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Old 01-26-2007, 02:03 AM   #1
JMD
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Hook up question

Sorry for the newbie-dumb question but I'm considering an Airstream in the future and was wondering if it can get water and electricity from a standard hose and outdoor extension cord?

I haven't found the answer anywhere. While I would be doing my share of RV park camping and boondocking, the ability to visit friends/family for an extended period of time and only impose by connecting a hose and an extension cord would definitely be a plus. (Also useful for using as a guest house in you own driveway.)


Perhaps all RVs have this and I'm too naive to realize they don't mention it because it is obvious. If the Airstream doesn't hook up this way I would imagine some attachment would do it. If so, how much do the attachments cost and where are they purchased?

Once again sorry for dumb question.

-Inquiring future Airstreamer
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Old 01-26-2007, 03:39 AM   #2
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Must be exciting considering an Airstream in your future!

Yes you will be able to hook up to their water and plug into their electricity. The Airstream will come with its own electrical cord that is heavier and you may have to use an adapter to meet their receptacle. You would want to use a special hose for water to keep the taste fresh. Go to Shop Camping World for RV Accessories, RV Parts, & other items for Outdoor Enthusiasts. to look at water hoses. They are inexpensive so are electrical adapters. You would need a heavier extension cord as used for RV service for plugging in your trailer if the length required is longer than the length supplied. See also over at camping world. I suggest you get an RV book, they are ever so helpful with info, references and pictures, even purchasing help sections.

Quote:
Originally Posted by JMD
Sorry for the newbie-dumb question but I'm considering an Airstream in the future and was wondering if it can get water and electricity from a standard hose and outdoor extension cord?

I haven't found the answer anywhere. While I would be doing my share of RV park camping and boondocking, the ability to visit friends/family for an extended period of time and only impose by connecting a hose and an extension cord would definitely be a plus. (Also useful for using as a guest house in you own driveway.)


Perhaps all RVs have this and I'm too naive to realize they don't mention it because it is obvious. If the Airstream doesn't hook up this way I would imagine some attachment would do it. If so, how much do the attachments cost and where are they purchased?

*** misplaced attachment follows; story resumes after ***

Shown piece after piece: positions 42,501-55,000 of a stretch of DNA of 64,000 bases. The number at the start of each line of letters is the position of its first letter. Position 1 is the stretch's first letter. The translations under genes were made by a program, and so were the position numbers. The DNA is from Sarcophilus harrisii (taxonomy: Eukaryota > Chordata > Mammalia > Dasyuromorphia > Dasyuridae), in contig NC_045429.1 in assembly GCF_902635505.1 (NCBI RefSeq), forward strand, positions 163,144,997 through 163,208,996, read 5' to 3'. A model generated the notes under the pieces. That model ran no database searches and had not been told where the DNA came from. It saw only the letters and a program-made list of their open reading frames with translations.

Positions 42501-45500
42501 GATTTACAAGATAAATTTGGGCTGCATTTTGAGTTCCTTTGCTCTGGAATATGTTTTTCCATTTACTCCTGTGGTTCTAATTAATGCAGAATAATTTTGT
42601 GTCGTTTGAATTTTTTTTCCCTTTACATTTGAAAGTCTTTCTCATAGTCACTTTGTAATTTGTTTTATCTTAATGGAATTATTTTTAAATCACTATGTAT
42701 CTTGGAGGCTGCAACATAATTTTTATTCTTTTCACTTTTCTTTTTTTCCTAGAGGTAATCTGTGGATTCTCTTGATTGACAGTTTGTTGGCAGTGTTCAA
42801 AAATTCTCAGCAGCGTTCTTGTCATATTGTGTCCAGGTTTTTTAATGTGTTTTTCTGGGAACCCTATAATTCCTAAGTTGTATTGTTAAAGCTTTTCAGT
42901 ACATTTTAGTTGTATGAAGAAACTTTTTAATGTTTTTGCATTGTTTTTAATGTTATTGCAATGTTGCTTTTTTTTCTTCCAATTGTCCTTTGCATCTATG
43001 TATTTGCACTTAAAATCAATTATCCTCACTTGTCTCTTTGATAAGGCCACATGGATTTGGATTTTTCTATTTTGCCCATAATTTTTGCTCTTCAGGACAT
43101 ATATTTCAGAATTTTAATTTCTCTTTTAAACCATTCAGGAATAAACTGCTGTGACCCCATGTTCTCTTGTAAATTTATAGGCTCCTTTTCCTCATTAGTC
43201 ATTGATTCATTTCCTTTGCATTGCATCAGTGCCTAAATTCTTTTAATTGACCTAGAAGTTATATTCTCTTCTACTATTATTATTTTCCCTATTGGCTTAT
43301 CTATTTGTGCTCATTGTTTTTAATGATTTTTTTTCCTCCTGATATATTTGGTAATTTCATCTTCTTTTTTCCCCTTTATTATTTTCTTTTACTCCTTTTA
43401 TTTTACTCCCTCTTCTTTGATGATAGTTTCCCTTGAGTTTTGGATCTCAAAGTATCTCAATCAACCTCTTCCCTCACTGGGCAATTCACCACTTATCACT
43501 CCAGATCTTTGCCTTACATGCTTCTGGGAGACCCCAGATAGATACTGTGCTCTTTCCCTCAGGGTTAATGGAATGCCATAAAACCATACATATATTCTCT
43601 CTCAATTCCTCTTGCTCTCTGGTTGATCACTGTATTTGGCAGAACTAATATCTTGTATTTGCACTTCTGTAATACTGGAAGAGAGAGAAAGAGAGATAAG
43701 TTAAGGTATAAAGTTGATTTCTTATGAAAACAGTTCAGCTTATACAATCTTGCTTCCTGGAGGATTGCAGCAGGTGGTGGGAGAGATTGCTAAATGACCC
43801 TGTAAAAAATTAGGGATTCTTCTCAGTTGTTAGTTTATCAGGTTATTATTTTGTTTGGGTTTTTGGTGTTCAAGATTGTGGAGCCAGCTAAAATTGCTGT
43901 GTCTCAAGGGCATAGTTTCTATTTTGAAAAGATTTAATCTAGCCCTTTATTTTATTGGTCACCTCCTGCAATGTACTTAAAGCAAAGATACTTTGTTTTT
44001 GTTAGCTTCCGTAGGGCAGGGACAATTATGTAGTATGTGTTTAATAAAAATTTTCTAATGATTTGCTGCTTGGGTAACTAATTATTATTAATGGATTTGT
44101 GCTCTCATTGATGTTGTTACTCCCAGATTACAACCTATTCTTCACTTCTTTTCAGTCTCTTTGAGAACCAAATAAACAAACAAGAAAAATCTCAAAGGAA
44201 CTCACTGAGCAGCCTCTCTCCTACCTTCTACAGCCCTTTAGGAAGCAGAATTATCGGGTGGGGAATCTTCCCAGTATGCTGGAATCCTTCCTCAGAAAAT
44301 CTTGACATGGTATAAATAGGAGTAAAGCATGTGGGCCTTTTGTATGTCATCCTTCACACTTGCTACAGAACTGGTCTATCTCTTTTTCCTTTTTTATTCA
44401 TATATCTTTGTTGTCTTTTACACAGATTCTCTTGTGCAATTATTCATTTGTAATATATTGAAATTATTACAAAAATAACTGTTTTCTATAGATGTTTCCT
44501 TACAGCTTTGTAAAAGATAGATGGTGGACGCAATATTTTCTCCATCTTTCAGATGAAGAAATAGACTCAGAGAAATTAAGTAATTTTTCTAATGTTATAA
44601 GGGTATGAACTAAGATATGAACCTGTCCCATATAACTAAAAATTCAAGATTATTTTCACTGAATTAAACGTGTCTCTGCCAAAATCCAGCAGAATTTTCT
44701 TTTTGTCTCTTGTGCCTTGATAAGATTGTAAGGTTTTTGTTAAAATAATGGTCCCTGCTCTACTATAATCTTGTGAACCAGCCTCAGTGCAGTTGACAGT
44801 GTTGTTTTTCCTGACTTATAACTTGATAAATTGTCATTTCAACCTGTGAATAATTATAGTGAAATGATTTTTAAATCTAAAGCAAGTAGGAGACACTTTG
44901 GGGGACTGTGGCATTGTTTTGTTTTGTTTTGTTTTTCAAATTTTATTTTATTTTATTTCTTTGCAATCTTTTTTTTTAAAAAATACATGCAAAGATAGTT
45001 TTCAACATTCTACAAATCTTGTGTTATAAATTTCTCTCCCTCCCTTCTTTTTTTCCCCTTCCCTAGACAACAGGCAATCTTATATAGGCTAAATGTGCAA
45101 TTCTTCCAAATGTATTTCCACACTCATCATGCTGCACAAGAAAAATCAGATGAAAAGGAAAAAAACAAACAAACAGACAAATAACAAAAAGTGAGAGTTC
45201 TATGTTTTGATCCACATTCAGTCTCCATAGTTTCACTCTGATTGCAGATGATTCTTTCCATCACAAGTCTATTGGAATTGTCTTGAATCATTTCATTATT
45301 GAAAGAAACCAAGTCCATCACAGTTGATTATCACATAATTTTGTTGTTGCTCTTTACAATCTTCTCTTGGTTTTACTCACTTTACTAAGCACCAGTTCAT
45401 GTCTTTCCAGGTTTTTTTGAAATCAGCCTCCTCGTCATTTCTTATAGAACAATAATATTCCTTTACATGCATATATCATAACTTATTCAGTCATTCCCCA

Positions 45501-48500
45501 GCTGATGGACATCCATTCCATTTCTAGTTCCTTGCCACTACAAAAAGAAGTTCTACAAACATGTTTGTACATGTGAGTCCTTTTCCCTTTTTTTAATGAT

Once again sorry for dumb question.

-Inquiring future Airstreamer
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Old 01-26-2007, 04:54 AM   #3
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Driveway Camping

JMD,
I see you are a fellow early riser as am I. You will likely get a lot of help on this question of how to hook up an AS to your house. You can also use the Search function. I am a new Bambi owner and my experience thus far consists of camping on my driveway. It's a great way to gain experience and a lot of fun in and of itself.

I found that hooking up to electricity to be the easiest aspect of driveway camping. Unhitching on my sloping driveway is more of a challenge (requires wheel chocks and some blocking under my jack to get the trailer stablized). The AS comes with a 30A electrical cord that is 30 feet long. You will need a 30A-15/20A adapter which you can buy at WALMART or at an RV Camping store. You can use this to plug into a 15A (or preferably a 20A recepticle) to tap into house hold current. This will run everything with the exception of the Air Conditioner. The AC requires a full on 30A hook up. You can use the electrical heater on the AC unit, but not the AC. The AC may run but it could be damaged. We will probably get a 30A hook up installed in our garage so we can use the AC this Summer.

I think you will find that the AS is a good, non-invasive way to visit close friends and family. We use the AS to visit my Father in Law now and I can tell you it has improved the experience for both he and I. I also seem to sleep better out in my AS than in my own bed. Many others in the Forum also attest to that.
Gene
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Old 01-26-2007, 05:25 AM   #4
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Good morning

Greetings JMD- Sorry I overslept this morning for some reason. Gene has hit it right on the rivit for you. You sure can hook right up to your household connections. Just remember if using water, sooner or later the grey and black tanks will need to be emptied! If you intent to use all of your appliances, your will want an electrician come out to the house and install a dedicated 30 AMP box and proper outlet for you.

Welcome to the forums, and ther is never a dumb question unless you ask after you blow something up!
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Old 01-26-2007, 05:36 AM   #5
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just remember when you get your electrician to wire up your at home campground it is 120 volt! NOT 240!

a couple of members had trailers damaged last year due to this, even seasoned professional electricians make mistakes.

i think a lot of them look at the plug and automaticlly assume it is 240.

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Old 01-26-2007, 07:53 AM   #6
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Yard Camping

Welcome to the Forums.

If you are going to use your Airstream in your yard, I would suggest installing a 30 amp outlet in a convenient location. This will enable you to run the airconditioning.